LinkedIn has a new stories feature — but you shouldn't treat it like Instagram

LinkedIn has a new stories feature — but you shouldn't treat it like Instagram
The logo of LinkedIn can be seen at the dmexco digital fair in Cologne, Germany, 13 September 2017.Rolf Vennenbernd/dpa/Getty Images
  • LinkedIn recently announced several updates to its site, including a new tool called 'Stories.'
  • Much like Facebook or Instagram, LinkedIn stories lets users post updates that only live on the site for about 24 hours.
  • Even though the tool feels more casual, you should avoid posting anything that you wouldn't want your boss to see, or oversharing about your personal life.

If you've been on LinkedIn recently, you may have noticed several new updates. The website has a new design, and updated search and messenger functions, among other things.

But one of the most notable features is the addition of "LinkedIn stories" — a tool that lets you, much like Instagram or Snapchat, post minute-by-minute updates about your life.

LinkedIn stories give job seekers and experts a new way to post on the app in a less permanent way (stories are only available for 24 hours). In an official blog post about the update, LinkedIn said the tool should be used to share "lightweight conversations related to your work-life."

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Adding stories to the world's largest professional social network makes sense. It allows the everyday person to post casual updates about their career life and gives career coaches and experts a platform to share spontaneous advice and stories for job seekers.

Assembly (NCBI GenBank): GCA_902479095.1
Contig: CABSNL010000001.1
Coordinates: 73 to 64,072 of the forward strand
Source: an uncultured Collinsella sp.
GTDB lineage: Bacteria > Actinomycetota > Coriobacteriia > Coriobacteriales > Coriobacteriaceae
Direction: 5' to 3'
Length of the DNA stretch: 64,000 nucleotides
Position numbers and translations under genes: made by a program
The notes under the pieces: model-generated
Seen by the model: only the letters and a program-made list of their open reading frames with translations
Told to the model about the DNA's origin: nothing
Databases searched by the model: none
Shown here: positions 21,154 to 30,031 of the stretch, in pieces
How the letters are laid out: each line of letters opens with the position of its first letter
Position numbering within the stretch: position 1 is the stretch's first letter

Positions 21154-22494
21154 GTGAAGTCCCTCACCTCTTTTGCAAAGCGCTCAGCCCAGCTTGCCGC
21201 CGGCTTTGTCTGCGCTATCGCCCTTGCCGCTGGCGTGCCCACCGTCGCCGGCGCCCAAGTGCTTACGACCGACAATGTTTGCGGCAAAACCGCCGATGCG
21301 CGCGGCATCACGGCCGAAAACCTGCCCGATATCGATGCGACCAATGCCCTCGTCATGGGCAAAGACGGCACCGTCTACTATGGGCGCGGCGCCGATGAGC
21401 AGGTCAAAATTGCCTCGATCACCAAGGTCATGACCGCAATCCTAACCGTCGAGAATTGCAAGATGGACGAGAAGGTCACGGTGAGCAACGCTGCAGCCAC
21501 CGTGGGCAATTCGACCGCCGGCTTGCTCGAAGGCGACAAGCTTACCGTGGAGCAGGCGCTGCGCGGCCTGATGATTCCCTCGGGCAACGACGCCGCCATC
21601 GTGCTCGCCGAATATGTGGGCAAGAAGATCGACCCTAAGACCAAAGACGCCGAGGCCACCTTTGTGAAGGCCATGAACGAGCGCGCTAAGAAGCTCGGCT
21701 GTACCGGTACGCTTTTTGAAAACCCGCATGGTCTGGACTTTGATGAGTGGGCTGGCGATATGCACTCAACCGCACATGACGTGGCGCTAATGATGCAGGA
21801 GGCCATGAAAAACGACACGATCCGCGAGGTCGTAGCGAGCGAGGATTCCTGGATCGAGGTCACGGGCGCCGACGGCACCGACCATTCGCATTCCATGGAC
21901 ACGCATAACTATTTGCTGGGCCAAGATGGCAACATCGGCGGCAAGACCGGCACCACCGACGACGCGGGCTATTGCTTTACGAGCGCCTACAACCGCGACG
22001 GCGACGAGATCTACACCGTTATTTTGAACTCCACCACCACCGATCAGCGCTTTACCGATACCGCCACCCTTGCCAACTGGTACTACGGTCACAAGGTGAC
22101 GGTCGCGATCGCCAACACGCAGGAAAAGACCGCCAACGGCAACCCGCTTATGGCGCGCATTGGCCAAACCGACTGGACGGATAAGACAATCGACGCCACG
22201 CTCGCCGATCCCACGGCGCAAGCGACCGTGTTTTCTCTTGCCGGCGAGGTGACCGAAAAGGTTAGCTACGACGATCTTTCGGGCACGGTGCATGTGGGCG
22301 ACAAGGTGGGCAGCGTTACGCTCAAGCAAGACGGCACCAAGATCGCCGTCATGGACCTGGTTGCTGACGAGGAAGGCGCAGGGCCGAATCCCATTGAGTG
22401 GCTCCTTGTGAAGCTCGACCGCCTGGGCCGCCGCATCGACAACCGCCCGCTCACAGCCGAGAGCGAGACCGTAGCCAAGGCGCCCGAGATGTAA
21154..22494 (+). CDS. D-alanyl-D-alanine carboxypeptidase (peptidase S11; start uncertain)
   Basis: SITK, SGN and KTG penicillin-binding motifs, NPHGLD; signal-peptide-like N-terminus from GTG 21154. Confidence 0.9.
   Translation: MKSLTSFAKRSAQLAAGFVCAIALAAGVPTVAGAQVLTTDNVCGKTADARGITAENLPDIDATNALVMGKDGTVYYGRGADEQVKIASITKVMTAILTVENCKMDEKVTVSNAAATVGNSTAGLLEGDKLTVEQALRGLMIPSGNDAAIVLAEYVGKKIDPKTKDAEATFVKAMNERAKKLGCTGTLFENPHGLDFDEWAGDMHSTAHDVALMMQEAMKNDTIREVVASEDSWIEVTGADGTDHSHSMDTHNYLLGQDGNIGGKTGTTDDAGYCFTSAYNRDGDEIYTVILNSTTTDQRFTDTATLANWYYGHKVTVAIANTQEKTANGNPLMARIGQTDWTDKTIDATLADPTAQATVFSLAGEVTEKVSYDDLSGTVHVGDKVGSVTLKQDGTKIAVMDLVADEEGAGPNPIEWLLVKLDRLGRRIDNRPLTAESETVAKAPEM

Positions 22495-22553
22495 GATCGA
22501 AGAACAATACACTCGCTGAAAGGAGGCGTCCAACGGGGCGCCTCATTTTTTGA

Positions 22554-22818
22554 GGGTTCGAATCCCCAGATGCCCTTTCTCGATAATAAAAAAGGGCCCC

But even though the tool mimics the more relaxed experience of other social media outlets, in particular Instagram, you shouldn't treat it the same way.


In the blog post, LinkedIn said users should post experiences from the work day, questions for your network, insights on timely breaking news, and tips on how to use a certain tool or develop a new skill. It's safe to assume you should avoid posting updates about what you ate for breakfast that day, or a family vacation.

Lynn Taylor, a national workplace expert and the author of "Tame Your Terrible Office Tyrant: How to Manage Childish Boss Behavior and Thrive in Your Job," previously told Business Insider that LinkedIn should never be used to trash-talk your boss or a previous employer. It also isn't a place to post personal photos and status updates about your life.

"Consider this as a living résumé or a living business card," she said. "If you were in an networking event and you were handing out your business card, it wouldn't be a photo from your family album."

For the most part, this advice should be common sense. But we've all come across someone who overshares on their LinkedIn profile. While no one can tell you exactly how to post on your profile, you probably shouldn't be posting anything you wouldn't be comfortable with your boss reading.

As the careers editor at Business Insider, for example, I might use my story to post a link to a relevant article that I think job seekers would find useful or some thoughts on a trending topic in the news.


Stories should, above all, start a conversation, LinkedIn said. And at a time when millions of Americans are unemployed and looking for jobs, there's an urgent need to have more honest discussions about how to be successful at work.